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Tuesday
Dec222009

Dark Molasses Gingerbread Cake

Oh my.  If you love molasses, this is the cake for you!  This a very dense, moist cake.  It’s kind of the heftier cousin of the apple molasses gingerbread cake I made back in October.  I absolutely love molasses, and in this particular instance, I love how it sings back-up for the ginger, cloves and cinnamon.  It’s a strong back-up vocal, let me tell you, but the resulting harmonies work beautifully. 

I got this recipe from the New York Times a while back and have just been waiting for a chance to make it.  So glad I didn’t wait any longer.  It makes me think that this is what a Christmas pudding cake must have been like in the 1700’s.  Dark, rich, moist, spicy, not terribly sweet, yet awesomely aromatic.  I might even add raisins to it next time just to see what happens.  Hmm.  Oh, and a little tip…this is so good the next day, better maybe, so it’s perfect for that dessert you want to make ahead.

This is not a cake for the faint of heart.  You must know going in that it packs a molasses punch that not everyone will like.  But if you’re like me and could drink molasses from the jar, you might better just get out your cake pan and start baking. 

 

Dark Molasses Gingerbread Cake
Printable Recipe

1/2 cup (1 stick) unsalted butter, more for pan
2 cups cake flour, more for pan
1/4 teaspoon baking soda
2 teaspoons baking powder
1/2 teaspoon ground ginger
1/2 teaspoon ground cloves
1 teaspoon ground cinnamon
1/2 teaspoon salt
2 eggs
1 1/2 cups dark molasses
Freshly whipped cream, for serving

1. Preheat oven to 350 degrees. Butter and flour an 8-inch round baking pan. Sift flour, baking soda and baking powder into a large mixing bowl. Blend in spices and salt with a wire whisk.

2. In a small pan, bring 1 cup water to a boil. Melt 1/2 cup butter in it, then whisk water into flour mixture. Beat eggs and add to mixture, along with molasses. Whisk until well blended. Pour into pan.

3. Bake for 40 to 45 minutes or until a skewer plunged into center comes out with no trace of raw batter. Interior will be moist. Serve warm with freshly whipped cream.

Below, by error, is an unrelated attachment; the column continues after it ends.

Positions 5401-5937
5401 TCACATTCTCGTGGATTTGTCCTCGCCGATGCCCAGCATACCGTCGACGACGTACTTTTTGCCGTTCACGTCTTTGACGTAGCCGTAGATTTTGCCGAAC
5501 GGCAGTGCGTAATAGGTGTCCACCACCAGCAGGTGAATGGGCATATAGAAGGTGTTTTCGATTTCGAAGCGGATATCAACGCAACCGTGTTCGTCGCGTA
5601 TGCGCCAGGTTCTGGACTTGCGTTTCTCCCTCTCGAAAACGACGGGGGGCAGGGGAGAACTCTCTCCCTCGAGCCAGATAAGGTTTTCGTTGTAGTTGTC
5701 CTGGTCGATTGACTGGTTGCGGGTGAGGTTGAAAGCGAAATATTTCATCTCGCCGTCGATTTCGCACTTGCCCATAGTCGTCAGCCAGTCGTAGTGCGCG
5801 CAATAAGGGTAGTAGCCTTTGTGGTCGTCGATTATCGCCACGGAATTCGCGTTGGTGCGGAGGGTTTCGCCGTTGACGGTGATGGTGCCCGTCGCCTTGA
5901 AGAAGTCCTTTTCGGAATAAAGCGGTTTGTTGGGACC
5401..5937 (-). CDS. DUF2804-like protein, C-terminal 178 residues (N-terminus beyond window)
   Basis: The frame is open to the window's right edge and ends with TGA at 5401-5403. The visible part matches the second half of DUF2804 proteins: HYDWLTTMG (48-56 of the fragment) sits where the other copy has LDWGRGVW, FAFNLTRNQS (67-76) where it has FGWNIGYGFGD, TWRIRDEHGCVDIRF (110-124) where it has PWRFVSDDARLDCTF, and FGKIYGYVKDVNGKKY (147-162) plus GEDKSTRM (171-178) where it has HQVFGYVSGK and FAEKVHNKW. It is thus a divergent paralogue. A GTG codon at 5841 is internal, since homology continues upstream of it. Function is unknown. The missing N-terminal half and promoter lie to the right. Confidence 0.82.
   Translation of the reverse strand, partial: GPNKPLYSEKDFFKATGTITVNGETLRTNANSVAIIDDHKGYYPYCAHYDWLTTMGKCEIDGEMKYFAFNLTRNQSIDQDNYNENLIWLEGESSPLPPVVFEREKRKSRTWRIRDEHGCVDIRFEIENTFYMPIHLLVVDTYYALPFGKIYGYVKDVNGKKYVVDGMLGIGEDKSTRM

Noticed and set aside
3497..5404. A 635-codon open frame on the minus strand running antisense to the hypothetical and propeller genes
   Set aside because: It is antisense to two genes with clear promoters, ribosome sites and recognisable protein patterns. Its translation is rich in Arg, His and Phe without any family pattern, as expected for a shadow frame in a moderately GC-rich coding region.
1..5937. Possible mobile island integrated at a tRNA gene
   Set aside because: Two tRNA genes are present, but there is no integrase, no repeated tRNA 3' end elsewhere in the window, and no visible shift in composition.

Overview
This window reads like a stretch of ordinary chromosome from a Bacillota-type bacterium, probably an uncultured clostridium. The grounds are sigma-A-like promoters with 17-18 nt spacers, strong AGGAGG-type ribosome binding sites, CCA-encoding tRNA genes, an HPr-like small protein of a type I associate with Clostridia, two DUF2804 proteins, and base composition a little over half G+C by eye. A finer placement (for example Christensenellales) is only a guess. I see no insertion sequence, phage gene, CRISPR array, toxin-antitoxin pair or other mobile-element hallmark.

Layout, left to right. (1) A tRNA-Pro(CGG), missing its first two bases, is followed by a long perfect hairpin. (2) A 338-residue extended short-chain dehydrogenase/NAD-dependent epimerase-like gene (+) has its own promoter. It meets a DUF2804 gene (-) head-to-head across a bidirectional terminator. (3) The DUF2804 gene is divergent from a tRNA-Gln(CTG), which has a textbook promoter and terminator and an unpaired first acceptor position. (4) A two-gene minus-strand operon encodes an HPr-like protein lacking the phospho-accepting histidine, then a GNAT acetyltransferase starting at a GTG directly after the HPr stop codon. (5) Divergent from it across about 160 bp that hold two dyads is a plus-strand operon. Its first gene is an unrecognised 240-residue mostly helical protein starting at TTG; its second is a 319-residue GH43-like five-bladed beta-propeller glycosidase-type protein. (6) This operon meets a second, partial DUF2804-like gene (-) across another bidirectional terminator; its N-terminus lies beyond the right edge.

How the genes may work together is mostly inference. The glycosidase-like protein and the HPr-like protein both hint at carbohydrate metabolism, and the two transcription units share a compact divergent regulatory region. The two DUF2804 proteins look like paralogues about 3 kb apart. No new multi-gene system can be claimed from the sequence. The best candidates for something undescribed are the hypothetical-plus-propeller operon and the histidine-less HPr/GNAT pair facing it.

Note: This cake is also delicious the day after it is baked. The spices meld and the texture gets more like a steamed pudding.

 

Reader Comments (4)

Great recipe! I definitely want to try it. I love molasses so much. I searched "molasses" on Foodgawker and favorited all the recipes with it so I could try them. I love how you don't put sugar in, just lots of molasses. When you say "dark molasses", I assume you mean the kind of molasses in between "regular" and "blackstrap"? Sometimes I have seen that referred to as "bold"?
Anyway, thanks again! Always looking for good molasses recipes. Side note: My ggrandfather settled the town I live in and immediately tried to produce molasses here, but not the right climate. So, he became an importer of it!
Please keep those great recipes coming! Great job!

February 10, 2010 | Unregistered CommenterMichelle

Wow, so interesting, Michelle. I'm assuming you kinow your molasses! Any molasses will do in this recipe, but I do like the darker, bolder-flavored ones. I haven't tried blackstrap in this recipe though. Hope you enjoy this!

February 11, 2010 | Registered CommenterPatrice Berry

What would I need to change in order to use this dark, moist cake in a roulade?

December 6, 2013 | Unregistered CommenterKim

I love the idea of a dark molasses gingerbread roulade, Kim. It sounds so good! Unfortunately, you would have to change just about everything in the recipe to create a cake that would work well in roulade form. This cake is just too moist. You would have to double the eggs, reduce the molasses and flour by quite a bit and by then you might be better off using an already established roulade recipe. There are lots of good gingerbread roulades that you could use, and perhaps increase the molasses to create a darker cake. I'm sorry I couldn't have been more help. Hope you find just the right recipe you're looking for!!

December 6, 2013 | Registered CommenterPatrice Berry

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